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The Franchise Disclosure Document

The Franchise Disclosure Document, also known as the FDD, is a mandatory legal prospectus that franchisors must disclose to prospective franchisees before a franchisee can sign a franchise agreement or pay a franchise fee. The FDD contains 23 disclosure sections, with each section referred to as an "Item."

What Are the FDD Disclosure Items?

The disclosure items contained in the FDD are mandated by federal and state franchise laws and include the following 23 items:

  • Item 1: The Franchisor and any Parents, Predecessors, and Affiliates
  • Item 2: Business Experience
  • Item 3: Litigation
  • Item 4: Bankruptcy
  • Item 5: Initial Fees
  • Item 6: Other Fees
  • Item 7: Estimated Initial Investment
  • Item 8: Restrictions on Sources of Products and Services
  • Item 9: Franchisee's Obligations
  • Item 10: Financing
  • Item 11: Assistance, Advertising, Computer Systems, and Training
  • Item 12: Territory
  • Item 13: Trademarks
  • Item 14: Patents, Copyrights, and Proprietary Information
  • Item 15: Obligation to Participate in the Actual Operation of the Franchise Business
  • Item 16: Restrictions on What the Franchisee May Sell
  • Item 17: Renewal, Termination, Transfer, and Dispute Resolution
  • Item 18: Public Figures
  • Item 19: Financial Performance Representations
  • Item 20: Outlets and Franchisee Information
  • Item 21: Financial Statements
  • Item 22: Contracts
  • Item 23: Receipts

Ultimately, the FDD is one of the legal documents that you will need to franchise your business and sell franchises. Within those states known as the franchise registration states, the FDD must be filed and registered with a state franchise examiner.

When Does an FDD Have to Be Disclosed to a Franchisee?

Under the Federal Franchise Rule, the FDD must be disclosed to a prospective franchisee not less than 14 days prior to the prospective franchisee signing a franchise agreement or paying any money to the franchisor. Disclosure of the FDD by itself is not enough; commencement of the 14-day period is governed based on the day that the franchisee signs the FDD receipt page contained in Item 23 of the FDD. Certain states have modified this 14-day period. Learn more about the FDD disclosure period.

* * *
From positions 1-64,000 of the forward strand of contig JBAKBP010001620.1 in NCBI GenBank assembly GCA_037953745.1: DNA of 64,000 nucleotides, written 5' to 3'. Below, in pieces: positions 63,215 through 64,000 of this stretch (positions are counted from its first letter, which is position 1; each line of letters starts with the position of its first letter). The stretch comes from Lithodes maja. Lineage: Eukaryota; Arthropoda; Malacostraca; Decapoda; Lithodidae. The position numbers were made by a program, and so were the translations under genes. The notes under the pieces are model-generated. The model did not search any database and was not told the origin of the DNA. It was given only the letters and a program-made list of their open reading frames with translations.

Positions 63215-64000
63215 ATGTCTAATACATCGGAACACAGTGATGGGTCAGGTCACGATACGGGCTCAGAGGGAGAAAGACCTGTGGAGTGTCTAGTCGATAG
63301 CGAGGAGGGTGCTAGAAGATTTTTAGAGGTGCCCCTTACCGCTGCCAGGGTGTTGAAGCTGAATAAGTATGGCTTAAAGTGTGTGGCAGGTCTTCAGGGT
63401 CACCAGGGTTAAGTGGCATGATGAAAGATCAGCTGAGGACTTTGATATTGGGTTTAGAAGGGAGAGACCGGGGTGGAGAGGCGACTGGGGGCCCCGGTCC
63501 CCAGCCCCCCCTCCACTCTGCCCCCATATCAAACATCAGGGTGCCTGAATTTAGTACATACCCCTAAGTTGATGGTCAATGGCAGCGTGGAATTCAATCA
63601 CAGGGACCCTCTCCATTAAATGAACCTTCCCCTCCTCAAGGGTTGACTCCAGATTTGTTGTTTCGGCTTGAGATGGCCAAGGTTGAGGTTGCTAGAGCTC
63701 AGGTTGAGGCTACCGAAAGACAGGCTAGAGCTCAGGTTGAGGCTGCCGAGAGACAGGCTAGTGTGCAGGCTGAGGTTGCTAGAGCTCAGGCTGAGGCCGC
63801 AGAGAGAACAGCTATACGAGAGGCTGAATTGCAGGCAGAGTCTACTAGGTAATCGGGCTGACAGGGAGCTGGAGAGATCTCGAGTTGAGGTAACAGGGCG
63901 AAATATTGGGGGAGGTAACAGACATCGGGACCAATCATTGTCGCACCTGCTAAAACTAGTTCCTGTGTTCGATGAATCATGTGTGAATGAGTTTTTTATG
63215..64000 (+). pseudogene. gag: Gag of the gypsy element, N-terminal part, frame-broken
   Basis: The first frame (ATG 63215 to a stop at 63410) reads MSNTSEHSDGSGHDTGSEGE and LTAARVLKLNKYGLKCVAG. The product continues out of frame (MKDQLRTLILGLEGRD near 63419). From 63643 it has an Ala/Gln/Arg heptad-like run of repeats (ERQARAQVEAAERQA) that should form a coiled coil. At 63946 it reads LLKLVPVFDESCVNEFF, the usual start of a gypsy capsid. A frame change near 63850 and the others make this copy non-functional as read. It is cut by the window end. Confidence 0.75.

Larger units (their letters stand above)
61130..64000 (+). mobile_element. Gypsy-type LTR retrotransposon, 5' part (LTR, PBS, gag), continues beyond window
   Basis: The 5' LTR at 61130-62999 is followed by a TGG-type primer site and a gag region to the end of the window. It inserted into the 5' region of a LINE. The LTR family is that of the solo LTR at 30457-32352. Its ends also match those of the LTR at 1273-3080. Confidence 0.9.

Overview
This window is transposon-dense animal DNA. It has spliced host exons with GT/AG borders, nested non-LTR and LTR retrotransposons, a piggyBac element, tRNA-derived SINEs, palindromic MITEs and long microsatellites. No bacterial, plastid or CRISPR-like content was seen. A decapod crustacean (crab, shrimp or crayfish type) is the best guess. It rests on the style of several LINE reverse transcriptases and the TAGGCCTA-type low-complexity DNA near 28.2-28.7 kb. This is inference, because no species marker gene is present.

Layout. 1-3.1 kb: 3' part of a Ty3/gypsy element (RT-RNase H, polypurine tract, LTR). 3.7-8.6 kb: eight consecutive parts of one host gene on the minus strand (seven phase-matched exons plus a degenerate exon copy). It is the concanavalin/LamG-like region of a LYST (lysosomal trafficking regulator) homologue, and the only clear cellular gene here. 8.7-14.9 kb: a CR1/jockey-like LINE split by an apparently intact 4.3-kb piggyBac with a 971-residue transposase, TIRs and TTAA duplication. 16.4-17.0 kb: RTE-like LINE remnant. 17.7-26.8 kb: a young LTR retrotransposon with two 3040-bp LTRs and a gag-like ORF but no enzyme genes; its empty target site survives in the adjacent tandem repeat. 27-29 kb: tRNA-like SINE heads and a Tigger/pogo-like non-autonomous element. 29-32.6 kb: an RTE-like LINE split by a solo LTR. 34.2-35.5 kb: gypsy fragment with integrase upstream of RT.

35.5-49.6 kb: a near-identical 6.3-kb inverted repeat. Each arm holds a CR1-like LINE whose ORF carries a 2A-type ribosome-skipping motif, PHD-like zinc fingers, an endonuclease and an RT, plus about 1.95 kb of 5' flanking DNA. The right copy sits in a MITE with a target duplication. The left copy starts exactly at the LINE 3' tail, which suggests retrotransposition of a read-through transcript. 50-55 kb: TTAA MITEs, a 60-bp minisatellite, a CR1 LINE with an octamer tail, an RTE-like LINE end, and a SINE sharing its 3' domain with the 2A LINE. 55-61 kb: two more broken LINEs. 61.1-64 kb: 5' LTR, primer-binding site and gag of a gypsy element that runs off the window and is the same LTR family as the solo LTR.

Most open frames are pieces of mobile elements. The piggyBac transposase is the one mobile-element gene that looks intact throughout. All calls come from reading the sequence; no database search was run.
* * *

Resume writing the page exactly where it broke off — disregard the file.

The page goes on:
When Is an FDD Issued?

The franchisor and the franchisor’s lawyers determine the issuance date of the FDD, which is the date that the franchisor designates its FDD as being complete and in compliance with federal franchise laws. Compliance and the determination of the issuance date is a self-certifying process in that there is no federal agency that reviews or registers FDDs. However, at the state level, within the franchise registration states, the FDD must be registered with a state examiner who will, after a review process, grant or deny registration.

How Often Does an FDD Have to Be Updated?

The FDD must be issued and updated no less frequently than annually, within 120 days of the franchisor’s fiscal year end. However, if there are material changes in the information contained in the FDD, then the FDD must be updated on a quarterly basis or immediately for material or misleading information. Learn more about when the FDD needs to be updated.

Does the FDD Registration Have to Be Renewed?

Yes. Within the franchise registration states, FDD registration must be renewed on an annual basis within 120 days of the franchisor’s fiscal year end. Since state examiners will need time to review a franchisor’s registration renewal application, it is important for franchisors to submit their renewal applications well before the 120-day renewal deadline - otherwise a franchisor risks “going dark” in that state, whereby their initial registration expires before renewal is granted.

Every year, the FDD needs to be updated and FDD registrations must be renewed. To learn more about the franchise registration states and state-specific requirements for registering and filing an FDD, visit our interactive franchise registration map.

In What States Does the FDD Have to Be Registered?